Lights out, ovens off: Europe preps for winter energy crisis

FRANKFURT: As Europe enters winter amid the energy crisis, offices are getting colder and colder. The statues and historic buildings are about to go dark. Bakers who can’t afford to heat up their ovens are talking about giving up, while fruit and vegetable growers face leaving their greenhouses standing still.
In poorer Eastern Europe, people are hoarding firewood, while in richer Germany, the wait for an energy-efficient heat pump can take half a year. And businesses don’t know how much more they can cut.
“We can’t turn off the lights and make customers sit in the dark,” said Richard Kovacs, business development manager for Hungarian burger chain Zing Burger. Restaurants have been running ovens less than necessary and using motion detectors to turn off lights in their warehouses, with some facing a 750% increase in electricity bills since the start of the year.
With high costs and tight energy supplies, Europe is rolling out bailouts and plans to shake up electricity and natural gas markets as it prepares for increased energy use. in this winter. The question is whether it will be enough to avoid government rationing and prolonged power outages after Russia cut the amount of natural gas needed to heat homes, run factories and generate electricity. 1/10 of what it was before the invasion of Ukraine or not.
Europe’s reliance on Russian energy has turned the war into an economic and energy crisis, with prices soaring to record highs in recent months and fluctuating wildly.
In response, governments have been working hard to find new and energy-efficient supplies, with gas storage facilities now 86% full ahead of the winter heating season – reaching the 80% target by September. 11. They have pledged to use 15% lower gas, which means the Eiffel Tower will go dark more than an hour earlier than usual while shops and buildings turn off their lights at night or cool down.
Europe’s ability to weather winter may ultimately depend on how cold it is and what happens in China. Shutdown efforts to contain the spread of COVID-19 have shut down much of China’s economy and mean less competition for scarce energy supplies.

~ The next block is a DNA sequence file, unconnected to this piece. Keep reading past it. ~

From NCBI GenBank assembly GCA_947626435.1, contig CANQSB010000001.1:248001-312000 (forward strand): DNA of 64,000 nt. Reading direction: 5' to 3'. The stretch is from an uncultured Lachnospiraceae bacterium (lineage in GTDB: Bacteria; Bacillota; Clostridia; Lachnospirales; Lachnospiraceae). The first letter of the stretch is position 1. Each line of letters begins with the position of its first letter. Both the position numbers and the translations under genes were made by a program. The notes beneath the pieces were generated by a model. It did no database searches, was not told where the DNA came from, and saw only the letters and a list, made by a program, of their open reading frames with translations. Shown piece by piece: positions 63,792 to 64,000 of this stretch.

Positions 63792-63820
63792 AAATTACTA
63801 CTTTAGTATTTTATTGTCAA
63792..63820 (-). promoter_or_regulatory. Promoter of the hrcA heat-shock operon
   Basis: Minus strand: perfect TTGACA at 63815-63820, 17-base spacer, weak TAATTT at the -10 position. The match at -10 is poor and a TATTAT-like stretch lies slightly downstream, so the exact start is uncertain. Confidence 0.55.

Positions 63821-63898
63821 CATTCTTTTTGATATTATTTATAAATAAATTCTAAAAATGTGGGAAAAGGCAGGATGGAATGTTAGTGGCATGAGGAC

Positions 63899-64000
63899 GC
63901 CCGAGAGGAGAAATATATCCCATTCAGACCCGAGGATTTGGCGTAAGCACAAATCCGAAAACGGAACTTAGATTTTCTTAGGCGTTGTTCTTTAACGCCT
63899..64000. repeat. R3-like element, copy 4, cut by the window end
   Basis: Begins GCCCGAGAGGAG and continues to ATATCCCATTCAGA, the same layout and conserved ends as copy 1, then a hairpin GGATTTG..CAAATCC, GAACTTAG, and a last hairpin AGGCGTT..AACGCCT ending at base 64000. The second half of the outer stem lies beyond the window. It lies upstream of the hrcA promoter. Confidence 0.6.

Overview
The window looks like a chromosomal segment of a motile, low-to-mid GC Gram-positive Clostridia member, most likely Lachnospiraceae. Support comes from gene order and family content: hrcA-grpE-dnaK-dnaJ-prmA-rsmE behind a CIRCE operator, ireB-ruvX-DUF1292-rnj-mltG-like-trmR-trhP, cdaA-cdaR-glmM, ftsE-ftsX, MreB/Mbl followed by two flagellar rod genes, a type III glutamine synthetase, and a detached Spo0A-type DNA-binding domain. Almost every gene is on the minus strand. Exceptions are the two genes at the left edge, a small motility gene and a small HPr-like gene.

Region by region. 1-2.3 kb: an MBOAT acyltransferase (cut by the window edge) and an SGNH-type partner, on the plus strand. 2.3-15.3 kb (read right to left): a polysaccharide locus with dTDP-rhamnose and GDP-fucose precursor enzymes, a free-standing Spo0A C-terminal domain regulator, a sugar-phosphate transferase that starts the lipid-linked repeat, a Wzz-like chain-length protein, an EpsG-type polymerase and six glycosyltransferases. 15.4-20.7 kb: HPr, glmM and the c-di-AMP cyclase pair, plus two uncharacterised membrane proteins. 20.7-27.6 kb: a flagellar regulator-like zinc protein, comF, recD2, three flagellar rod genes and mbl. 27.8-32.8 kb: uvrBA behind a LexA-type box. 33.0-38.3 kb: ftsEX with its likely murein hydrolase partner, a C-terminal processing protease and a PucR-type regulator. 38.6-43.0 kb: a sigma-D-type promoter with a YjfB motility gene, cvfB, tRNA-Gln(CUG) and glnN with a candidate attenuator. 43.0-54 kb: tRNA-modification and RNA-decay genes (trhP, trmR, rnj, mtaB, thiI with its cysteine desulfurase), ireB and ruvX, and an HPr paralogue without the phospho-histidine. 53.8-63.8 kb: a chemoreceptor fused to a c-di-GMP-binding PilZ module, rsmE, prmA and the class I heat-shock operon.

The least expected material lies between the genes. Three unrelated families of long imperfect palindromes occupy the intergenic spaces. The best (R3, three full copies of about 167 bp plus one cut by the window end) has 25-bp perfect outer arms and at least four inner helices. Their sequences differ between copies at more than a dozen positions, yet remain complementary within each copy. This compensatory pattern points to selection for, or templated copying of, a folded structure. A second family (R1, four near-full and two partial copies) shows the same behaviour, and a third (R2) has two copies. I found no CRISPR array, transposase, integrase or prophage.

German Chancellor Olaf Scholz said this month that preparing early means Europe’s largest economy “is now in a position where we can bravely and courageously enter this winter where the country We’ll get through this.”
“Nobody could have said that three, four, five months ago, or at the beginning of this year,” he added.
Even with gas available this winter, high prices have pushed people and businesses to use less and forced some energy-intensive factories like glass factories to close.
It is also a decision facing Dutch fruit and vegetable growers, who are key to Europe’s winter food supply: close greenhouses or incur losses after gas and lamp heating costs. electricity spiked.
Bosch Growers, the company that grows green peppers and blackberries, installed additional insulation, idling a greenhouse and experimented with lower temperatures. Cost? Smaller yields, raspberries take longer to ripen and are more likely to work in red to maintain customer relationships even in lower quantities.
“We want to stay in the market, without damaging the reputation we have developed over the years,” Wouter van den Bosch, the sixth generation of his family to help run the business. “We’re in survival mode.”
Kovacs, van den Bosch growers and bakers like Andreas Schmitt of Frankfurt, Germany, are faced with the hard reality that conservation only goes so far.
Schmitt is heating fewer ovens at its 25 Cafe Ernst bakeries, running them longer to save on startup energy, narrowing down its pastry selection to make sure the ovens run full, and storing less dough to save money. cutting cooling costs. That could result in 5-10% savings on an energy bill that is expected to grow from 300,000 euros a year to 1.1 million next year.
“It’s not going to change the world,” he said. Most of his expenses are “the energy required to knead the dough into bread and that is a certain amount of energy”